Monitoring and collecting data from Nodejs

Node.js® is a JavaScript runtime built on Chrome’s V8 JavaScript engine. Node.js uses an event-driven, non-blocking I/O model that makes it lightweight and efficient.

More information on: https://nodejs.org/en/

How it works

Because NodeJS has no logging or status page by default we need to include one in our application. The configuration and setup depends on the framework being used. At the moment CoScale supports express.js together with prom-client to retrieve performance and request data.

Installation

The plugin needs to be installed together with a CoScale agent, instructions on how to install the CoScale agent can be found here. If you want to monitor Nodejs inside Docker containers using CoScale, check out the instructions here.

Configuration

Configure your NodeJS application to expose a prometheus endpoint

Add prom-client to your application using npm. The first section of code needs to be added to the top part of your main javascript file, perferablly below the var app = express(); line.

// Initiate prometheus client and metrics
const promClient = require('prom-client');

// Gather default metrics from V8 engine
const collectDefaultMetrics = promClient.collectDefaultMetrics;
collectDefaultMetrics({ timeout: 1000 })

// Prepare two custom metrics to measure latency and request rate
const promLatency = new promClient.Histogram({
  name: 'http_request_duration_ms',
  help: 'Duration of HTTP requests in ms',
  labelNames: ['method', 'route', 'code'],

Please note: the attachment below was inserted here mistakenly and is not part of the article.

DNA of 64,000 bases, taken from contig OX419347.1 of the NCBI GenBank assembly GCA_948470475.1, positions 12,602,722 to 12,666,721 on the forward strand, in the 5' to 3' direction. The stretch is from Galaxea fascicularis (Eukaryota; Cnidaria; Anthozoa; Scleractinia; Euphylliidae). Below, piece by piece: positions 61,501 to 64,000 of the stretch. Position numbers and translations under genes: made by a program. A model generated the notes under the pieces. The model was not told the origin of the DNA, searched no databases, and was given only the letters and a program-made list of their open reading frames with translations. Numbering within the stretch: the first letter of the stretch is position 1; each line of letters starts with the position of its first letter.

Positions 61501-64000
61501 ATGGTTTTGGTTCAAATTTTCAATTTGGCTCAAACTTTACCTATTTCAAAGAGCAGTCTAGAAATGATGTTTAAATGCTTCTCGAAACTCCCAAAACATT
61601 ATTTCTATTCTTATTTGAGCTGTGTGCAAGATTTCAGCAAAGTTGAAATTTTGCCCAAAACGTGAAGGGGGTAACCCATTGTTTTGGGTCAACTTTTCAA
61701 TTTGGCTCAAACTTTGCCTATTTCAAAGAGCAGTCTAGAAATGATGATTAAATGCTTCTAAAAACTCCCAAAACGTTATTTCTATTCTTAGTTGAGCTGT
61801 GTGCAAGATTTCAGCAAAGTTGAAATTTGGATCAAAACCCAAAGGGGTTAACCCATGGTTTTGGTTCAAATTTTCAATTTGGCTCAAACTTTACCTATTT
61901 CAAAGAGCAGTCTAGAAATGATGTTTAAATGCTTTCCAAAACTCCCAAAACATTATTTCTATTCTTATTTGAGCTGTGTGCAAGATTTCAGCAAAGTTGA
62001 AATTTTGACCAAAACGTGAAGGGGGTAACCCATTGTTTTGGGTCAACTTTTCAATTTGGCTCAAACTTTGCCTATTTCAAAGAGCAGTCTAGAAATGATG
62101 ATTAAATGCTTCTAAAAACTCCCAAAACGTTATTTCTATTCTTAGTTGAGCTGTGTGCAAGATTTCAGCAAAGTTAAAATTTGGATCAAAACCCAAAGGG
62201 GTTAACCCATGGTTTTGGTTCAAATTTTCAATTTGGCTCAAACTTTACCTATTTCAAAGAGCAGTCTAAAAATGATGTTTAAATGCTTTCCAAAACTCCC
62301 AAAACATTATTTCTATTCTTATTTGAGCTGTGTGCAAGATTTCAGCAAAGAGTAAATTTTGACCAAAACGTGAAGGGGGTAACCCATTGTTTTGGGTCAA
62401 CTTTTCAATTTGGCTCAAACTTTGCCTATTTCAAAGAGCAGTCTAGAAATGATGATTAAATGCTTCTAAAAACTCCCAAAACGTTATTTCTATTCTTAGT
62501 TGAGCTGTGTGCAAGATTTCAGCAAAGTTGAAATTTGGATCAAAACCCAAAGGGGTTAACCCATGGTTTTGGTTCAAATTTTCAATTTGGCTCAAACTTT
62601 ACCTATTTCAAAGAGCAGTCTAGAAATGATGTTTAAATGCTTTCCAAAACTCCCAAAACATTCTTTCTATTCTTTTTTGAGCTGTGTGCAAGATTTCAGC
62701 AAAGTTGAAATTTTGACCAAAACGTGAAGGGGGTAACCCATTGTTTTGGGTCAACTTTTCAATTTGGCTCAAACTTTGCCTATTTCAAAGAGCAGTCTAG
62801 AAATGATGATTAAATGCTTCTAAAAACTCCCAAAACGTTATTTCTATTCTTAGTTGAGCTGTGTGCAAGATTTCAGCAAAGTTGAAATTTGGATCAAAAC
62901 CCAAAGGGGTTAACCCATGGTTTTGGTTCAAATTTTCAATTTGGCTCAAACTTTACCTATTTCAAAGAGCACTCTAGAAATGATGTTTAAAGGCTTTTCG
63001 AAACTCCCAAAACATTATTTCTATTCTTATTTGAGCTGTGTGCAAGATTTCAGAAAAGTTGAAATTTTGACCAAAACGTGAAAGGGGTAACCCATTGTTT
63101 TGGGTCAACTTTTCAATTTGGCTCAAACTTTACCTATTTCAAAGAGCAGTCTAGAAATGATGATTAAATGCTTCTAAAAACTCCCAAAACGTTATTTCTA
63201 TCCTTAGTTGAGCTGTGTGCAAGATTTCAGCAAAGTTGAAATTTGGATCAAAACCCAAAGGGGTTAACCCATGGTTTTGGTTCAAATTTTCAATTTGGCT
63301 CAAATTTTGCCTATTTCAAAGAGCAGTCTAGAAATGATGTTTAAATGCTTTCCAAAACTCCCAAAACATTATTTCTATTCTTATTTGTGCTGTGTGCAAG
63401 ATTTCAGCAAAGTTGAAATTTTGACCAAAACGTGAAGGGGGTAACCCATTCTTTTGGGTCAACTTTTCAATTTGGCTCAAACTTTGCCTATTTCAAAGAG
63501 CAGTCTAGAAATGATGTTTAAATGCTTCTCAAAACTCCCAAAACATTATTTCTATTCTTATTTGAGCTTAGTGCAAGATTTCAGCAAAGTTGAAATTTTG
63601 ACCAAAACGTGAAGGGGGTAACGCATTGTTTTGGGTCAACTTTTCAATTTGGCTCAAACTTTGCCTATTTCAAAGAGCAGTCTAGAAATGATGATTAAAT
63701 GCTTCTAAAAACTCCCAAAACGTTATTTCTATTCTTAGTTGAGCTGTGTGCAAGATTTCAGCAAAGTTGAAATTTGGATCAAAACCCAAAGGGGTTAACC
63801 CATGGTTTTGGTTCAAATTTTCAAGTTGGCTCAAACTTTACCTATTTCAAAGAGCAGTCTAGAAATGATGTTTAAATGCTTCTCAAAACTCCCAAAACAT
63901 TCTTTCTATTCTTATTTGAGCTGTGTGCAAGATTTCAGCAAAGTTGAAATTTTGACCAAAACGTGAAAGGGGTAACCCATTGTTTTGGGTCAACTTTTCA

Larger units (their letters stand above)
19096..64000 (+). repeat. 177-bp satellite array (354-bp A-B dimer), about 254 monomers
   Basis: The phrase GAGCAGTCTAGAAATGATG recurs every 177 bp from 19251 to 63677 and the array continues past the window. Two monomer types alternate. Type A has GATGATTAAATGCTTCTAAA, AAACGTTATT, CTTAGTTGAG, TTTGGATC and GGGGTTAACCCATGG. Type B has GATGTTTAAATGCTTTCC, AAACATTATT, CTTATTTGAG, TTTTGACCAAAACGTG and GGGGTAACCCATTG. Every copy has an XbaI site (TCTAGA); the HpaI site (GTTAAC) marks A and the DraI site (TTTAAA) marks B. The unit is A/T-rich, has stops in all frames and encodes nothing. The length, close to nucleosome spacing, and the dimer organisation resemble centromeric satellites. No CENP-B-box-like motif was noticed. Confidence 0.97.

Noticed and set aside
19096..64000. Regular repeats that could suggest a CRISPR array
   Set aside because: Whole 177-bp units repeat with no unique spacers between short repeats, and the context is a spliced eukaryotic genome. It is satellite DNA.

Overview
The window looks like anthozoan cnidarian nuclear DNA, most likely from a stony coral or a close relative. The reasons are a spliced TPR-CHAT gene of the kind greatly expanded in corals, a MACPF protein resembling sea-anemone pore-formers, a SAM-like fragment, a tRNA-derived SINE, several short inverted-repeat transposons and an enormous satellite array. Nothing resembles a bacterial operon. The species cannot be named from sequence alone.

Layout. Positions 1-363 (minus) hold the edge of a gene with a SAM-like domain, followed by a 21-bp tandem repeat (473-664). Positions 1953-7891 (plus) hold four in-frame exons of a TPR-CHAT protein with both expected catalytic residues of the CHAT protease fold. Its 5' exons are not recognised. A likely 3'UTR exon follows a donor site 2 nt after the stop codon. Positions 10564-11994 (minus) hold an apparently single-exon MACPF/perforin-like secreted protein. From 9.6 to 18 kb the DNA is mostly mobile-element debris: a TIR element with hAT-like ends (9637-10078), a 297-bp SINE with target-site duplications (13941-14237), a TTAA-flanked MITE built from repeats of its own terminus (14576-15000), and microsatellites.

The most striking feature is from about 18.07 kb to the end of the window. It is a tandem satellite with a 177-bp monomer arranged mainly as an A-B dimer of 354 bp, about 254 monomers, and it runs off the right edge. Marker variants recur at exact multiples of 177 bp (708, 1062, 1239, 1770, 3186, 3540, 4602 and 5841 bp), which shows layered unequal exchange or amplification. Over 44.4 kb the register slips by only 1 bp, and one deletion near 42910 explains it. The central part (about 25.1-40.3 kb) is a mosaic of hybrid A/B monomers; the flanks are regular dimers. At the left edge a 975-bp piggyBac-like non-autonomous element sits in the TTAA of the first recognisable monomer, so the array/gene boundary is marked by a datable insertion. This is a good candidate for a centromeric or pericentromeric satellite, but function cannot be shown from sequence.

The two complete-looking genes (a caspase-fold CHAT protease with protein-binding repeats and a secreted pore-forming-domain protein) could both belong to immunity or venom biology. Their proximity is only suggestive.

// buckets for response time from 0.1ms to 500ms
  buckets: [0.10, 5, 15, 50, 100, 200, 300, 400, 500]
})
const promRate = new promClient.Counter({
  name: 'http_request_count',
  help: 'Number of HTTP requests',
  labelNames: ['method', 'route', 'code']
})

// Register start time for each request
app.use((req, res, next) => {
  res.locals.startEpoch = Date.now()
  next()
})

The next code to add is to expose the Prometheus endpoint, it should be add just above the app.listen code line.

// Provide prometheus endpoint to collect data
app.get('/metrics', (req, res) => {
  // Deny connections from outside the container
  var remote = req.ip || req.connection.remoteAddress
  if ((remote !== '::1') && (remote !== 'localhost') && (remote !== '::ffff:127.0.0.1')) {
    return res.status(401).send();
  }

  // Return prometheus metrics
  res.set('Content-Type', promClient.register.contentType)
  res.end(promClient.register.metrics())
})

// Register stop time for each request and pass to prometheus
app.use((req, res, next) => {
  const responseTimeInMs = Date.now() - res.locals.startEpoch

  promLatency
    .labels(req.method, req.route.path, res.statusCode)
    .observe(responseTimeInMs)
  promRate
    .labels(req.method, req.route.path, res.statusCode)
    .inc()

  next()
})

Configure the CoScale Prometheus plugin to parse the information from the endpoint

CoScale uses the Prometheus plugin to parse the information from the NodeJS Prometheus endpoint, go to Agent configuration and enable the CoScale Prometheus plugin for your environment. Depending on the setup you will need to add the plugin to an agent or setup the CoScale in-container monitoring for a certain image.

The endpoint configured above is available on the default nodejs port (80) with endpoint metrics:

http://localhost:80/metrics

You can also add a Docker Label to your Dockerfile so that the agent will automatically pick up the Prometheus endpoint when it detects a new container:

LABEL com.coscale.monitoring='[{"PluginType":"PROMETHEUS","Configuration":{"STATS URL":["http://127.0.0.1/metrics"]}},{"PluginType":"ENDPOINTCHECKER","Configuration":{"ENDPOINT":["http://127.0.0.1/"]}}]'